have shovel-will dig  email dixiedigger57 @hotmail.com    Compass XP350, Whites MXT  5.3, 6x10 and 950 Eclipse Coils.  Tesoro Silver Sabre Plus,  ---Whites Bullseye Pinpointer.   and a bunch of digging stuff!
Reg
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Re: Whats usually the problem

Reg
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Reg
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Re: Whats usually the problem

Reg
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Re: Whats usually the problem

dixiedigger57
the speaker works, the phones work, i have switchable phones-- its a worn out jack.  i have a place or two to get them.    its a loaner unit for friends so no biggie.   easy fix on an amigo II.  
have shovel-will dig  email dixiedigger57 @hotmail.com    Compass XP350, Whites MXT  5.3, 6x10 and 950 Eclipse Coils.  Tesoro Silver Sabre Plus,  ---Whites Bullseye Pinpointer.   and a bunch of digging stuff!
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Re: Whats usually the problem

SandMan
This post was updated on .
In reply to this post by Reg
Dirt will always be something we have to deal with......

We are in it, on it, and dealing with it, every time we take to the field.





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Re: Whats usually the problem

grandmazhouse
This post was updated on .
In reply to this post by Jerry (TX)
JUST FOR THE RECORD.
 "Spam Man. Well, so much to be said and so little band width.
 By the time I caught this thread much had been deleted, but I couldn't help but notice the following: Reg Quote- " I am just tired of that other member offering dumb advice. Spam Man quote - "How about you back that up?"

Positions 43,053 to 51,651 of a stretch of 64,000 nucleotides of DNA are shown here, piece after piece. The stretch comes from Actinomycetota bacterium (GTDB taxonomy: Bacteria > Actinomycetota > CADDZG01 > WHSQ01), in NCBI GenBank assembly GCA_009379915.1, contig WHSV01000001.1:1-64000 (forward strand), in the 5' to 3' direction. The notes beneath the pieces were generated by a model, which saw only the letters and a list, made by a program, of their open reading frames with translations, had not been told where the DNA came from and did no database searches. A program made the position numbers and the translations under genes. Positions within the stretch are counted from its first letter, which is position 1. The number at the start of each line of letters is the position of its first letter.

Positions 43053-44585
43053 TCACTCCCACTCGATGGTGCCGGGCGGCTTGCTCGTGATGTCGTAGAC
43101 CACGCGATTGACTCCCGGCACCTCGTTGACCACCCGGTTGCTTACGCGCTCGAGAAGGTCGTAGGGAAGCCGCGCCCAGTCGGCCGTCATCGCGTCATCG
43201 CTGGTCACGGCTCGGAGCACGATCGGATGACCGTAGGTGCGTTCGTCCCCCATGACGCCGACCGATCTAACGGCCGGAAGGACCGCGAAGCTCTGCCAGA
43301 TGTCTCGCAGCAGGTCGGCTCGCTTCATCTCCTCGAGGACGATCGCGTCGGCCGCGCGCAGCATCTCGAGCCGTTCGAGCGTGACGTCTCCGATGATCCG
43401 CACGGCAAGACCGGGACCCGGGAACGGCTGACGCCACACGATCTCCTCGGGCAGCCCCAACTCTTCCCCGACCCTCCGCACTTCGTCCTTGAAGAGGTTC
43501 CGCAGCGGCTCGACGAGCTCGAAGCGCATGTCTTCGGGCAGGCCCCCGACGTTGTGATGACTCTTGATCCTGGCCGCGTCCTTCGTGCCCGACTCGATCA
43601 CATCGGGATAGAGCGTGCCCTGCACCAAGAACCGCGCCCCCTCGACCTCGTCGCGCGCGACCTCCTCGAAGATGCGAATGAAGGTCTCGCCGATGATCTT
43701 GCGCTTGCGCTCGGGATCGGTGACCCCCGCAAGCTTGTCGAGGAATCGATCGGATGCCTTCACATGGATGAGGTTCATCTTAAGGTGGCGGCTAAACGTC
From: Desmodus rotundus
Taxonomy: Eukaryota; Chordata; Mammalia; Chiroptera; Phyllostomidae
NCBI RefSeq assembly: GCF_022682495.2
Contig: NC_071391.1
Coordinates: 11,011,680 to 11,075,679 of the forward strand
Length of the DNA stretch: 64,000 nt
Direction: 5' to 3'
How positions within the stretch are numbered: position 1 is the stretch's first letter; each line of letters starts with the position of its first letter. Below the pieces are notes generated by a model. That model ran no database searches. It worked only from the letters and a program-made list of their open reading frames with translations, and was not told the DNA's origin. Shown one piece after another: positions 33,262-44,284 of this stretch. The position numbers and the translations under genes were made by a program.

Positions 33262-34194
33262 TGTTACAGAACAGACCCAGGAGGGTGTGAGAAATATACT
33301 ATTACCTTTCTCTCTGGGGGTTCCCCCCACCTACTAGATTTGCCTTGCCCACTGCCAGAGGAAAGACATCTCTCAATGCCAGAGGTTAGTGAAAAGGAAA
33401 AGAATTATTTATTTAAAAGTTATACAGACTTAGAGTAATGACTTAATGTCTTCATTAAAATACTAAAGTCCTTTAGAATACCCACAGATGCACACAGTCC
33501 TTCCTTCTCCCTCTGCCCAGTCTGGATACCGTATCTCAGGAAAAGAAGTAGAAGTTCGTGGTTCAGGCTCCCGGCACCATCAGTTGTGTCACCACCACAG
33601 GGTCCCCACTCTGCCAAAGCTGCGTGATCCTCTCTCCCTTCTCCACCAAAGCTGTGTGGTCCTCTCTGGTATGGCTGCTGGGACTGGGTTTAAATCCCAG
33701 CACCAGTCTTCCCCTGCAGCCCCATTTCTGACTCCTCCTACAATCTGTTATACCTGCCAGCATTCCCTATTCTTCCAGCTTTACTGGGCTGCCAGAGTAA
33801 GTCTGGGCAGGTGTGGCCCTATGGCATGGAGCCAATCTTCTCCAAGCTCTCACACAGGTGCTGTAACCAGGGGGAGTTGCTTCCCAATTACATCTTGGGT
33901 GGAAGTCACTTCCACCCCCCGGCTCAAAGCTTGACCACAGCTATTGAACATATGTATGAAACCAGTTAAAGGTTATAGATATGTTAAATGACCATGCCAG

How is it you knew who Reg was talking about? LOL
  Amongst those who read this forum but do not participate .....you,  Spam Man.... are a baffoon. In fact "Spam man " is what you are known as.
 You asked Reg to itemize a list of all the very stupid things you have said here. I suspect that Reg saw that as an overwhelming task that he did not have time for. That's what I thought anyways when I started to make my own list. My thoughts where.... where would a guy ever begin with this moron.  
  Your last tyrade about the Phone jack will always stand out as a classic for me though. You spent page after page of bandwidth showing us all  your complete ignorance of the phone jack in the detector. What your caveman IQ fails to comprehend is the fact that the phone jacks weak link is the small contacts which come into play when a 1/4" jack is inserted or removed. These of course can never be cleaned with your stupid gun brush. Your barrel brush will never come into contact with those. Thats why Reg said to use a spray cleaner. Your silly Q-tip also could never contact those parts either. Reg was just here trying to help out. You called him a jackass.  All readers of this thread should look at a phone jack in a detector and note that Sandman is a clown. Those small contacts off to the side of the jack are the culprits. NOT the main contact. So, you see Reg gave sound advice. Spam Man did not.